And by the way, you could make simulations final.

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  • \$\begingroup\$ A volatile read/write is almost as fast as a non volatile read/write on modern architectures I would not agree with this. Even on modern architectures, memory access is a lot slower than level1 or level2 cache access, could be a factor of 50 to 1000. Nevertheless, it does not influence most of the situations, it happens very rarely that this is the limiting factor. \$\endgroup\$ – tb- Apr 12 '13 at 16:47
  • \$\begingroup\$ Thank you for your additional comments. Making a defensive copy will certainly behave as I want it. Additionally I could: this.simulations = Collections.unmodifiableList(new ArrayList<>(simulations); \$\endgroup\$ – vjames Apr 12 '13 at 18:01
  • \$\begingroup\$ @tb- On modern architectures, the CPU is generally smart enough to determine when the volatile can be read from L1 only - if the volatile needs to come from the main memory, then yes, you get a performance hit. See for example: stackoverflow.com/questions/4633866/is-volatile-expensive \$\endgroup\$ – assylias Apr 13 '13 at 7:42
  • \$\begingroup\$ In other words I should have said: uncontended volatile read/write operations are almost as fast as... \$\endgroup\$ – assylias Apr 13 '13 at 7:49
  • \$\begingroup\$ I did not further investigate it at asm level, but a small test confirmed my numbers. Just tried to read a static int with and without volatile in 1 or multiple threads inside a loop. In all cases significant slower. Did you try it, too? \$\endgroup\$ – tb- Apr 14 '13 at 13:50
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I do not think, that this will work as you want. In general, I would avoid the use of volatile. Only use it if you really have to, because of some requierements. Otherwise, use the java.util.concurrent.atomic package (they may use volatile, but you do not have to care about the implementation details), use synchronized or other concepts from here: http://docs.oracle.com/javase/tutorial/essential/concurrency/index.html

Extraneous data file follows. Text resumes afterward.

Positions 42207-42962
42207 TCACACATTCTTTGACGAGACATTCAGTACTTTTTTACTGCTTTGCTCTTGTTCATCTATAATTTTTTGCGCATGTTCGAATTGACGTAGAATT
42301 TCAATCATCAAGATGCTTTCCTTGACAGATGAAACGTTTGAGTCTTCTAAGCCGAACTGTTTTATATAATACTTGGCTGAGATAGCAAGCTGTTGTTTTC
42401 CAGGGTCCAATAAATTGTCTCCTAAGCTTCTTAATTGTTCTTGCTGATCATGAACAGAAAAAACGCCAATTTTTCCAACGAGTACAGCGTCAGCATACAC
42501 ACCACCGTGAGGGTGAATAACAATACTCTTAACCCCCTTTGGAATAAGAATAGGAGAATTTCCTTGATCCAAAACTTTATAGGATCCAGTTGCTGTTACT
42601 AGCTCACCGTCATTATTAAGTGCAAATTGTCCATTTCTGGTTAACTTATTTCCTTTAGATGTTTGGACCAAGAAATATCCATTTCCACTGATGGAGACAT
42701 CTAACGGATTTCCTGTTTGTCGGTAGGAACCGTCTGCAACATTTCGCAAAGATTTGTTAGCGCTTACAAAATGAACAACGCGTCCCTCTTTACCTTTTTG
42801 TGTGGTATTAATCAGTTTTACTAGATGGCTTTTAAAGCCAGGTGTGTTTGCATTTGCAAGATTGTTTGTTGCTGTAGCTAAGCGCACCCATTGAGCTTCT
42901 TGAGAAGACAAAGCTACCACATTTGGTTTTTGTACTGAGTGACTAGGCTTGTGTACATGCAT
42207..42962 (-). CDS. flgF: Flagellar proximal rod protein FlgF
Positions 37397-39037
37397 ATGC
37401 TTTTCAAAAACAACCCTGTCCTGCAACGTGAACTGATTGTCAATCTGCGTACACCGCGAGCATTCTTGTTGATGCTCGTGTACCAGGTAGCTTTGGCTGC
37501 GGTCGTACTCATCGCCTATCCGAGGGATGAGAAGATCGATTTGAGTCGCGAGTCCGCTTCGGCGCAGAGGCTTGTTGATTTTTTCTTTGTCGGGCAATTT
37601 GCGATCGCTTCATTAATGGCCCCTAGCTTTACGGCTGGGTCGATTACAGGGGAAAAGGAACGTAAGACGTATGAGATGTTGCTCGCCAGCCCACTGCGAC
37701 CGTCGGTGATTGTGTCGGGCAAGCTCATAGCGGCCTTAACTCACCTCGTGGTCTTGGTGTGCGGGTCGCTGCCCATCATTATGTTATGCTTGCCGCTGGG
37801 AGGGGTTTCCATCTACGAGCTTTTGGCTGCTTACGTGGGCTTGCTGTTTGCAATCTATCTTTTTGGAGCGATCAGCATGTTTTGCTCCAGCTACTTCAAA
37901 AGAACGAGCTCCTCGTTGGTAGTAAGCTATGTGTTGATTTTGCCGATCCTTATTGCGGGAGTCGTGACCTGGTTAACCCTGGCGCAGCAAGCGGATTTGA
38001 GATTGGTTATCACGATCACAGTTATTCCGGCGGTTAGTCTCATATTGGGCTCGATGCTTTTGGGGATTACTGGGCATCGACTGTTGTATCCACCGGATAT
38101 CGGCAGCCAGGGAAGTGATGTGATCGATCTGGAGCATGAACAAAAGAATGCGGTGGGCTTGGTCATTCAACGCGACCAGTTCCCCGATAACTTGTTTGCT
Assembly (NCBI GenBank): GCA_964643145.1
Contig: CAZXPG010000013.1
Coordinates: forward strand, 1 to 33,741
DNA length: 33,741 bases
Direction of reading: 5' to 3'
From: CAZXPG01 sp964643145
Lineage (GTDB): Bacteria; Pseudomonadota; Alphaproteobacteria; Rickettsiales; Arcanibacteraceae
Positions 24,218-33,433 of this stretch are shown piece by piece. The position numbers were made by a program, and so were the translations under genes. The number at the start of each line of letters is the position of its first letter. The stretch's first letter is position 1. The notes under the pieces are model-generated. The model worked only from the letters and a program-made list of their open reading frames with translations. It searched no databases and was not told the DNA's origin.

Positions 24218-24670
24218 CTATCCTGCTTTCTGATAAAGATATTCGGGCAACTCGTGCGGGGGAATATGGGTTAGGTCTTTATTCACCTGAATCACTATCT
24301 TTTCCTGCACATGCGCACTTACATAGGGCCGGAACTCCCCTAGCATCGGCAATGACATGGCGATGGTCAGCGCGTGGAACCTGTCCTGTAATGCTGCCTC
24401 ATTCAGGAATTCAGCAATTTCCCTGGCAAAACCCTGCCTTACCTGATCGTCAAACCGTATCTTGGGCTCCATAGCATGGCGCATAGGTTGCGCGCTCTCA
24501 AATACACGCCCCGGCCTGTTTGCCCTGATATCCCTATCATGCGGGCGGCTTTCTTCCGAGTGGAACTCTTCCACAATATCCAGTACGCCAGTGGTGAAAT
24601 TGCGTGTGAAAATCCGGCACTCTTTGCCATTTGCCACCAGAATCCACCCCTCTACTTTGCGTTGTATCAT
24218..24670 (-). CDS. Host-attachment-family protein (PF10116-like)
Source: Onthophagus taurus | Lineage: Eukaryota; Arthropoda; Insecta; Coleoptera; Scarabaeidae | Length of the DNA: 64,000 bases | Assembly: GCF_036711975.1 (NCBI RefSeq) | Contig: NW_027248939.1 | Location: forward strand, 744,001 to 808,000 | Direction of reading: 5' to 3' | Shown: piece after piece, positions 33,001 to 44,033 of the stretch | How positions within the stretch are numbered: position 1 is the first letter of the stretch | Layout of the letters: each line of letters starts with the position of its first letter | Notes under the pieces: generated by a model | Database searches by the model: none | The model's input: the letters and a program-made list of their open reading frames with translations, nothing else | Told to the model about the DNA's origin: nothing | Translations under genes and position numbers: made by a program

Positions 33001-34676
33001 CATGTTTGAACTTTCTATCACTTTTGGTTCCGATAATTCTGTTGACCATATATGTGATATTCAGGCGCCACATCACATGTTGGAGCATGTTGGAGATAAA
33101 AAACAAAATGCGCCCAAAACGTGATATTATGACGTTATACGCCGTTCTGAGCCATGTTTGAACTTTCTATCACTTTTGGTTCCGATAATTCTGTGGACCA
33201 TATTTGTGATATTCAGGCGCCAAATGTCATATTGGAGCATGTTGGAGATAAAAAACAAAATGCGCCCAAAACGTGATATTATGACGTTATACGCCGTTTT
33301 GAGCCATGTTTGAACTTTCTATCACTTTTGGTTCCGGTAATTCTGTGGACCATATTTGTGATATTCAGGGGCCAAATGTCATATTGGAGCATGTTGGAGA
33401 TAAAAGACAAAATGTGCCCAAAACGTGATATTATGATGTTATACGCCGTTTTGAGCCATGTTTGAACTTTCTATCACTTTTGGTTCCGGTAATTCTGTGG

In your code, this is one of the examples, which could fail:

public void reset() {
    if (!isRunning()) {
        return;
    }
    setRunning(false);
    setPaused(false);
    observer.stopWork();
    observer = null;
    for (SimulationPanel sim : simulations) {
        sim.tableInsertion.stopWork();
    }

}

You can enter the reset method with 2 threads, both are behind the if check. First thread sets observer to null, second throws a NullPointerException. Same happens for other methods.

The easiest way to fix this is to use a mutex-object for nearly all methods. Better solutions depend on further analysis.


private synchronized void setPaused(boolean b) { ... }
private synchronized boolean isPaused() { ... }
public synchronized boolean isRunning() { ... }
private synchronized void setRunning(boolean running) { ... }

I would rather use an AtomicBoolean instead of synchronized methods to set a boolean. I would avoid boolean parameters. Use method names like enableRunning(), disableRunning() or something similar. Or setRunning(), unsetRunning(). Or runningEnable(), runningDisable().


Some words about volatile. There are (at least?) two signs that volatile is not enough: If a write depends on the current value (Such as var = var + x). Or if the volatile variable depends on some other variable(s) (Such as if(volatileVariable && otherVariable), which is similar to your code). The first can be solved with atomic manipulate functions for primitives, the second needs most probably some sort of mutex or semaphore.

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  • \$\begingroup\$ Thank you it definitely makes sense to use a mutex object for the unsynchronized methods. Even though in the project scope there is only one thread using the SimulationManager class. But with your answer it made me realized that its better to a have a thread-safe class. \$\endgroup\$ – vjames Apr 12 '13 at 17:55